here's some idea's i've been looking into... in my experience rotateing doors are easier to make than slideing ones, but they require a bit more depth, if you're going for a slideing desing a slotted setup as shown below might have some advantages... especially you'd only have to slide the door a fraction of the full distance to make the same opening...thus an actuator with a fixed throw (like the door lock) can be used to provide more torqe, as the same foce has to move the same load over less distanse.

since i was originally planning to use a small motor and gears proved problematic i figured pulleys could work... at first it may look a little mideval, but i figured that if they could put something like that together 700 years ago with simple hand tools, and make it reliable and strong enough to entrust it with lifting a massive wooden bridge that was one of the main safety features of the castle, i should be able to pull off somethign similar that could move a little coroplast rectangle a few cm's... the idea is that two wires are wound around one axle, propperly spaced and maybe separated by a central plate to pervent tangling. useing a relative thin axle it's also an very easy way to convery the fast spinning motion of a relative weak motor into a slow slideing motion with enough torque to get things done

one wire is already wound around the core while the other is just attached to it.

as the core spins the unwinded wire will wind, provideing pulling foce and the othe wire will unwind..this will pull the door open, and if the direction of the motor is reversed it the other wire will pull.

since there's a wheel or lever at the other end the unwindeing wire will be pulled from that end so there shouldn't be to much slack at any time.

i imagine small pulley or running the wire trough flexible tubes could enable the motion to be reliably transmitted over quite some distance, and around curves...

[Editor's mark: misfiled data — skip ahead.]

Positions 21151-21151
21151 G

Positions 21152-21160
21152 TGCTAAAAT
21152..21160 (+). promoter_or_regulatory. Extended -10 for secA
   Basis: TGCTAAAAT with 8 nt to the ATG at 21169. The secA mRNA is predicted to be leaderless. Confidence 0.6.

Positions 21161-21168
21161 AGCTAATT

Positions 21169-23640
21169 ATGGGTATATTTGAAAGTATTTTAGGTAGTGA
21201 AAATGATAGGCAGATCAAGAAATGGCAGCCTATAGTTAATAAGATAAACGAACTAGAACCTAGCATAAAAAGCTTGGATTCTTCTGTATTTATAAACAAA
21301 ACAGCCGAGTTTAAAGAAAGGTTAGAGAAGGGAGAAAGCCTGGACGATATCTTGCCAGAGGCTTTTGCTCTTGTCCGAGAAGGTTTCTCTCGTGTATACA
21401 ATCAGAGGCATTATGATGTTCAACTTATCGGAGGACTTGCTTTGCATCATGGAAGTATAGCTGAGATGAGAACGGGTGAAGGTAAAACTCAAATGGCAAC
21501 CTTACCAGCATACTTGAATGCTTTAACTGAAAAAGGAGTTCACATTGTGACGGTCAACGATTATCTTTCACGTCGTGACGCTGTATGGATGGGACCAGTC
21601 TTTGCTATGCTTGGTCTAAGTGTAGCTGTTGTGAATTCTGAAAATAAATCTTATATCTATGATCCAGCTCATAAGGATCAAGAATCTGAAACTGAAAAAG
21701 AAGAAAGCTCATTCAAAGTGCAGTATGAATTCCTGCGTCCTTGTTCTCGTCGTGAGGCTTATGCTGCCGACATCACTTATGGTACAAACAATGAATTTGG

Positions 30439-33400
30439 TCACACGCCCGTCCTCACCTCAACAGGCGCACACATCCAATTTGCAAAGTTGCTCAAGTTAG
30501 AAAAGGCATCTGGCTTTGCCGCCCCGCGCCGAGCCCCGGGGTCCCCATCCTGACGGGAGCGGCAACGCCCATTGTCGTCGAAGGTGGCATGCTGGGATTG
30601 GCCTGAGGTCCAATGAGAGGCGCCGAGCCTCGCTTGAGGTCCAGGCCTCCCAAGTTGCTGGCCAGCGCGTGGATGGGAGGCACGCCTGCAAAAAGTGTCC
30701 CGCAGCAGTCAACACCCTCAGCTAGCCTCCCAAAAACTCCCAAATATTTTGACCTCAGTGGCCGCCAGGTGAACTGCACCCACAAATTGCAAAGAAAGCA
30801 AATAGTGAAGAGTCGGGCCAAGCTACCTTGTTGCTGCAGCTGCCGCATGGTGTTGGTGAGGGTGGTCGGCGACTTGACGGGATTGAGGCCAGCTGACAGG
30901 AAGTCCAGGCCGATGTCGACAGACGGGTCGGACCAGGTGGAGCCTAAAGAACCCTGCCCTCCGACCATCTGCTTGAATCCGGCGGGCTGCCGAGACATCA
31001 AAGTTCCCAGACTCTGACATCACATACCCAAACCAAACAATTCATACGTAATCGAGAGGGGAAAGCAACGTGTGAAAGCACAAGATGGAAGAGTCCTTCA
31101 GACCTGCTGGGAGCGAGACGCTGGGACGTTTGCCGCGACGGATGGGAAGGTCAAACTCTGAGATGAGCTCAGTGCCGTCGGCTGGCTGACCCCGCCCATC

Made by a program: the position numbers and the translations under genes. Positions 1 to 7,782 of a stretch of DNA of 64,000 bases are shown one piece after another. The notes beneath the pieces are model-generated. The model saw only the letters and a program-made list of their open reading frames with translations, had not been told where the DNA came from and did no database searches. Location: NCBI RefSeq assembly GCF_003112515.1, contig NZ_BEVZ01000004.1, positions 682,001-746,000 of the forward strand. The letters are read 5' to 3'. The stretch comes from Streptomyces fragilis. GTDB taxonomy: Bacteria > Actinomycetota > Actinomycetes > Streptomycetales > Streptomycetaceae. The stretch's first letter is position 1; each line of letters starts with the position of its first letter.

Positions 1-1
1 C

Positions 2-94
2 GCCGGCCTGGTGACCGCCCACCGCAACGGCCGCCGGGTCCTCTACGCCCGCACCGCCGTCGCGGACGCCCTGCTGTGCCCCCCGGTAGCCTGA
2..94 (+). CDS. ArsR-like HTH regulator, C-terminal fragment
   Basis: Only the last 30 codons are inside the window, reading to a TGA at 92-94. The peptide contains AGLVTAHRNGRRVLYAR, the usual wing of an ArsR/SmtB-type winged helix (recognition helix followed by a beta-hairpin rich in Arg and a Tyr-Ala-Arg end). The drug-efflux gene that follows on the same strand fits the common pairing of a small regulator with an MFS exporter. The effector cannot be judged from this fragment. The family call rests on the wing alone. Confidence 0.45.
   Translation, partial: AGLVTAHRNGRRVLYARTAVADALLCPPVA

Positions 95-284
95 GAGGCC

it could be used for both sliding and rotateing doors and in the case of rotating door they can be stacked on top of each other

although i don't think it uses pulleys, the stacked rotary shutter design is currently used on some bmw models

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Old 01-26-2009, 07:48 PM   #38 (permalink)
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Finally got my order from moderndevice.com that I ordered on the 15th. I got an arduino duemilanove and a RBBB arduino kit. I'll program and test with the duemilanove, and then transfer the chip over to the RBBB board and run the final tested and true version on that board.

I already have had got my sensor and h-bridge from digikey a while ago, so we're ready to go. Soon, I should be able to get everything wired up with a prototype board and hook up the actuator to see how this is gonna work.

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Old 01-26-2009, 08:33 PM   #39 (permalink)
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I gotcha, you are going to use the duemilanove to program the chip and swap it.

For development purposes, you can also pop the chip out of the duemilanove, and make a cable to connect its rx and tx and reset and 5v and gnd to the rbbb versions of the same and serial program the chip on the rbbb directly (they should be right next to each other on the rbbb).

Much more expedient for development purposes once you get it set up. If you are like me, you will have to recompile and upload many many times before you are happy with the software.

Sorry, back to aerodynamics and mechanics...
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Old 01-26-2009, 08:43 PM   #40 (permalink)
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Ohhh, I didn't know you could even do that. Thanks for the tip!